On Tuesday, Sens. Mark Warner (D-VA) and Deb Fischer (R-NE) introduced a bill that would stop large internet platforms such as Facebook, Twitter, and Google from using deceptive design tricks as methods to make users hand over their personal data.
If the DETOUR (Deceptive Experiences To Online Users Reduction) Act gets approved, it would ban large internet platforms from designing, modifying, or manipulating a user interface in a way that impairs users from making educated decisions before consenting and giving companies access to their personal data. All internet platforms with over 100 million monthly active users would be affected by the bill.
“For years, social media platforms have been relying on all sorts of tricks and tools to convince users to hand over their personal data without really understanding what they are consenting to,” said Sens. Mark Warner (D-VA). “Our goal is simple: to instill a little transparency in what remains a very opaque market and ensure that consumers are able to make more informed choices about how and when to share their personal information.”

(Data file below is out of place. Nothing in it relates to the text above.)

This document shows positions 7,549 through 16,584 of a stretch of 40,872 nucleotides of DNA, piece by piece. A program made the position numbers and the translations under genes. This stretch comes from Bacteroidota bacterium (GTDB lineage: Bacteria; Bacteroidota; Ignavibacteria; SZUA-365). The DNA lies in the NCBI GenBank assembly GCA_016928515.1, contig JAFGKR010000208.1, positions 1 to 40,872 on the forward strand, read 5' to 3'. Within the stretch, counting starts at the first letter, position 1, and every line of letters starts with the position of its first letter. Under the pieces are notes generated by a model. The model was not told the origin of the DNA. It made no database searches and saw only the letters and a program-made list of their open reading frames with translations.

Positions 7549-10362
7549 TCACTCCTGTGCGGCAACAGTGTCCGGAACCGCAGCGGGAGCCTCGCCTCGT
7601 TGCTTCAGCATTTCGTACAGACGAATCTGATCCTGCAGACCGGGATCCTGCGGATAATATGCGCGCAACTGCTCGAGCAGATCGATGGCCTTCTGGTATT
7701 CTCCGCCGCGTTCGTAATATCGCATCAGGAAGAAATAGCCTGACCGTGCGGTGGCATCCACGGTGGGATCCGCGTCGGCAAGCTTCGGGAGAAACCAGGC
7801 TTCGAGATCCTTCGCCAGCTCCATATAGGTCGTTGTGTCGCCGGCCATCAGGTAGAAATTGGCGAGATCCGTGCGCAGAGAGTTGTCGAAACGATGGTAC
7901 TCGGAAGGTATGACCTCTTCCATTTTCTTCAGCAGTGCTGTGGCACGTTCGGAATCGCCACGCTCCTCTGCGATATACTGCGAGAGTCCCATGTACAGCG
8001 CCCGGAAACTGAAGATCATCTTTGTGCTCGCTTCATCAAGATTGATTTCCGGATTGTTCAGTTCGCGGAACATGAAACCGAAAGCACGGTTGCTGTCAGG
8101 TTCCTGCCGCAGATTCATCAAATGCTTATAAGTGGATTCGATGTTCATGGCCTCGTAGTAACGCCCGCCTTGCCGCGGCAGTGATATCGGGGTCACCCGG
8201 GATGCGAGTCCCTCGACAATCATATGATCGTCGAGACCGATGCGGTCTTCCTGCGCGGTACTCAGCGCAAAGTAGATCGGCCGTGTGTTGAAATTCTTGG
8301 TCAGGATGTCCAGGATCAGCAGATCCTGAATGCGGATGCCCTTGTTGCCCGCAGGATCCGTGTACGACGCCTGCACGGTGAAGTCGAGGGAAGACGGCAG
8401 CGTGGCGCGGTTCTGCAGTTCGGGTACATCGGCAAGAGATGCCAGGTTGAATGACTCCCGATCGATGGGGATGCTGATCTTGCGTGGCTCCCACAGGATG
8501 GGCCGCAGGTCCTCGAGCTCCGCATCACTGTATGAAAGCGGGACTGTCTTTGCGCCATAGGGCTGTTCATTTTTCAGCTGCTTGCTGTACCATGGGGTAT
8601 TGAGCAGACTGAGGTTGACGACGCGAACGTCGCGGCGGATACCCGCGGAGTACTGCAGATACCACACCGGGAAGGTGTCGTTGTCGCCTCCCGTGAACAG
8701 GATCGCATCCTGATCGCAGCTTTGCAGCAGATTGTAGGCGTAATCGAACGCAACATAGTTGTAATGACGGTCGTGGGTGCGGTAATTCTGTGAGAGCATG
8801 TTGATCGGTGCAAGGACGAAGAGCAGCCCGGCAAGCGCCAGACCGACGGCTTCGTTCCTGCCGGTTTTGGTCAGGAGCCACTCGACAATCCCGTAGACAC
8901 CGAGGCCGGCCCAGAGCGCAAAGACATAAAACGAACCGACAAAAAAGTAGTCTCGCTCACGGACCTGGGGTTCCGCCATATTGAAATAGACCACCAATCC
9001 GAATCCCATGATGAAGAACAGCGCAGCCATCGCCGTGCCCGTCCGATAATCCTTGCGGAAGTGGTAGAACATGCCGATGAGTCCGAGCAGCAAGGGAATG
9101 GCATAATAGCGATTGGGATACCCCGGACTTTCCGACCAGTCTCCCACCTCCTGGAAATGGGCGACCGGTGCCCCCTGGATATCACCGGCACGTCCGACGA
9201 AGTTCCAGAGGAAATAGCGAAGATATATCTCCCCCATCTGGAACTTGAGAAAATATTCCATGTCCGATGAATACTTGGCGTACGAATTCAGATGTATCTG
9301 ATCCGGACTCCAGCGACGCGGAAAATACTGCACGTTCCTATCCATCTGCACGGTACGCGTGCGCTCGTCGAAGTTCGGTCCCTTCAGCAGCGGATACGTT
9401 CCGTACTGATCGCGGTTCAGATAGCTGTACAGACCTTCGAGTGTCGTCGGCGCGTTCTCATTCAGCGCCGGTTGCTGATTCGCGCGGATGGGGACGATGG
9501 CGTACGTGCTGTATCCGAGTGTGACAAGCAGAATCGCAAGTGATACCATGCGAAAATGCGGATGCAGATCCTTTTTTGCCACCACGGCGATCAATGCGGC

The draft text of the bill says that The Federal Trade Commission would enforce these proposed rules along with an outside body similar to a self-regulatory organization that would be registered with the agency.
The bill has the potential to dramatically affect how platforms A/B test. Essentially, it could outlaw the practice unless it’s routinely disclosed to users. “To subdivide or segment consumers of online services into groups for the purposes of behavioral or psychological experiments or studies, except with the informed consent of each user involved” would become illegal if the bill gets approved.
A few weeks after Facebook CEO Mark Zuckerberg testified before Congress last year, a memo was circulated by Sens. Warner. The memo contained a handful of different ideas lawmakers could use to regulate major tech platforms. The DETOUR Act is one of several expected to come out of Warner’s memo.